They’re meant to be used as accessories for toy trains. Tiny plastic families sold in a set and designed for creating wholesome scenes along the train track. But local artist Abigail Goldman has found a new purpose for these figurines. A dark and sinister purpose. Goldman creates dioramas in which lawnmowers are used, not for cutting grass, but for shredding bodies. We talk with the artist about her inspiration and her process.
There is something seriously wrong with this young woman. It scares me that I used to sit across from her at work.Launce –Aug 17, 2012 04:48:33 AM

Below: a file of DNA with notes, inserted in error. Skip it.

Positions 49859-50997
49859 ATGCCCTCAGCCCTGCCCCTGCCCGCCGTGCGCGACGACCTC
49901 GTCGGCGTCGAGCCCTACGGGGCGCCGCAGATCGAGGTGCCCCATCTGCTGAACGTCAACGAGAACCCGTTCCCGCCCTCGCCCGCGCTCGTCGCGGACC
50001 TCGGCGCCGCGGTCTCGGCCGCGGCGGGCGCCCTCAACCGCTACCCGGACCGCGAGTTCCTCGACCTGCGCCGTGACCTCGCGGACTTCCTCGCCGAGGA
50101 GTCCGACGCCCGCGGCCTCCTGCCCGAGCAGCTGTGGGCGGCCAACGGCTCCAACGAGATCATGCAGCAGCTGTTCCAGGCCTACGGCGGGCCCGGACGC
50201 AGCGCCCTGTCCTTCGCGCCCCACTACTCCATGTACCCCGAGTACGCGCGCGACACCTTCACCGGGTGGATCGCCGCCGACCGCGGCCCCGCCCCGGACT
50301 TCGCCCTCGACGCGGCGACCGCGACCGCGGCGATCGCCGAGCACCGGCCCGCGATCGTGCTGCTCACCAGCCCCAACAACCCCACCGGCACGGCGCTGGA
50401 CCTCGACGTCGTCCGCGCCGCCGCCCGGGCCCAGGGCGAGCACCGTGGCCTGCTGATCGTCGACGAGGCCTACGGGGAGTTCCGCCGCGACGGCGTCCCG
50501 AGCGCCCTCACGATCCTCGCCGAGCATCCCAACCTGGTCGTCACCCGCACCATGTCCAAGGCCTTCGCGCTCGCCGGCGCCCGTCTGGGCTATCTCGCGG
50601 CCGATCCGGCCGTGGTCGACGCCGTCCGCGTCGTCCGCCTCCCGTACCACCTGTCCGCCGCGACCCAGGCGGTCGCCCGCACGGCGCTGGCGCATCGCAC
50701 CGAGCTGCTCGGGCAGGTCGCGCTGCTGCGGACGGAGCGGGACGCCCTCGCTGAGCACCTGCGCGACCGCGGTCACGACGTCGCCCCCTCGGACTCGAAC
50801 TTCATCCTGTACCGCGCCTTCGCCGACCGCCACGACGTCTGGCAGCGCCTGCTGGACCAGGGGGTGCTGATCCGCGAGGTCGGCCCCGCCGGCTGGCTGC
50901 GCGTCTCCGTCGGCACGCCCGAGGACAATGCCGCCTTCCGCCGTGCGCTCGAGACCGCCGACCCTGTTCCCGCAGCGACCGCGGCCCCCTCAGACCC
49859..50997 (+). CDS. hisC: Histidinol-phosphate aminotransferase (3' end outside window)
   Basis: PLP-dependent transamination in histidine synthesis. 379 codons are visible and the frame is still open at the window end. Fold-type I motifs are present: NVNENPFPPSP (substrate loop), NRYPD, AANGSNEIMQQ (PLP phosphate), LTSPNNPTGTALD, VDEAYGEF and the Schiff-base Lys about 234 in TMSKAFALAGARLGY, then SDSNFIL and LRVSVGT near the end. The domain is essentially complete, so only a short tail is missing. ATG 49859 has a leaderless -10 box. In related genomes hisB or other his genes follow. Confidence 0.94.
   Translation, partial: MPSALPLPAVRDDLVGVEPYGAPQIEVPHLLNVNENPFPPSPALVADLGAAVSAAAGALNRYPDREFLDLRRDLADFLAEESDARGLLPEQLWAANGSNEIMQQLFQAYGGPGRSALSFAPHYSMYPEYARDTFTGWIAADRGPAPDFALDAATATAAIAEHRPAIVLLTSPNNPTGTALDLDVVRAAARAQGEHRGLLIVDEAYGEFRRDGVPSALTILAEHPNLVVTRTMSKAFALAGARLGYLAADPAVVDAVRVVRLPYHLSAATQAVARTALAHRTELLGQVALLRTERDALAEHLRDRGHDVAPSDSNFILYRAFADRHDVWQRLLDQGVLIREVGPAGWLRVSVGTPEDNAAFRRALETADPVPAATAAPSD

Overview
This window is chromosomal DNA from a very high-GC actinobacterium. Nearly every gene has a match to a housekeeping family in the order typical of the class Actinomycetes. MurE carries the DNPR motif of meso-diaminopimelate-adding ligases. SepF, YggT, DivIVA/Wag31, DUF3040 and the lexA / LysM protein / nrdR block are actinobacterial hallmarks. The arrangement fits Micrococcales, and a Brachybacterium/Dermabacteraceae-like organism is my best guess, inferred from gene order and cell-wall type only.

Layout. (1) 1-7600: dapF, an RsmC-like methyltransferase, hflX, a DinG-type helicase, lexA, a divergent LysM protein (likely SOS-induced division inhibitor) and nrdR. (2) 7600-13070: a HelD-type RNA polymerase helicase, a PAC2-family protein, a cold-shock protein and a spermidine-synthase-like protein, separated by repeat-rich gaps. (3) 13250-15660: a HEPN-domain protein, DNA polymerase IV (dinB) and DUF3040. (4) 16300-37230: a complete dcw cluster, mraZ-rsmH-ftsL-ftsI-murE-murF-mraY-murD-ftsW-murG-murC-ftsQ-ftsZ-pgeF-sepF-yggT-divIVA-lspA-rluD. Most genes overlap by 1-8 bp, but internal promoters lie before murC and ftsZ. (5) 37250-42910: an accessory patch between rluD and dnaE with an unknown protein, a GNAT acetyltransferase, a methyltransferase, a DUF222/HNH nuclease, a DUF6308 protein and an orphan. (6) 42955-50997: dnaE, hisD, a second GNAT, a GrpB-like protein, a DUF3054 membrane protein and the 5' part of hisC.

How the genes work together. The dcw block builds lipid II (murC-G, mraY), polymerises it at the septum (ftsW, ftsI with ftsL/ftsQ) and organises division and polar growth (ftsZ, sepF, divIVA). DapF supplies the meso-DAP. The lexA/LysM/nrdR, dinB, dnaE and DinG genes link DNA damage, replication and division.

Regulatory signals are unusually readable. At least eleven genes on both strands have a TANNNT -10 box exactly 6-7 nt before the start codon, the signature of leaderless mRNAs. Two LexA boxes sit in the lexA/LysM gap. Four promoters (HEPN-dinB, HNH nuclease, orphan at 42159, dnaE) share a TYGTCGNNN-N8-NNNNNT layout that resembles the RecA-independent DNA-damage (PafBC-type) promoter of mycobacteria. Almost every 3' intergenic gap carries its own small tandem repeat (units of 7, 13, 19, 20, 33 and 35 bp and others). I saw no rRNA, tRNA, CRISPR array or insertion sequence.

The interest in these die-o-ramas are huge! This brings a lot of sociological thought to the matter. Art has always told difficult tales best said through its varied mediums. My question to audience is, What makes us want to own the macabre, gore and grisly?(me included, I bought the lumberjacks sawing a woman in half for gods sake!) Why do I find them humorous and what does that say about me? I cant quite put my finger on it. marty walsh –Aug 13, 2012 10:39:28 AM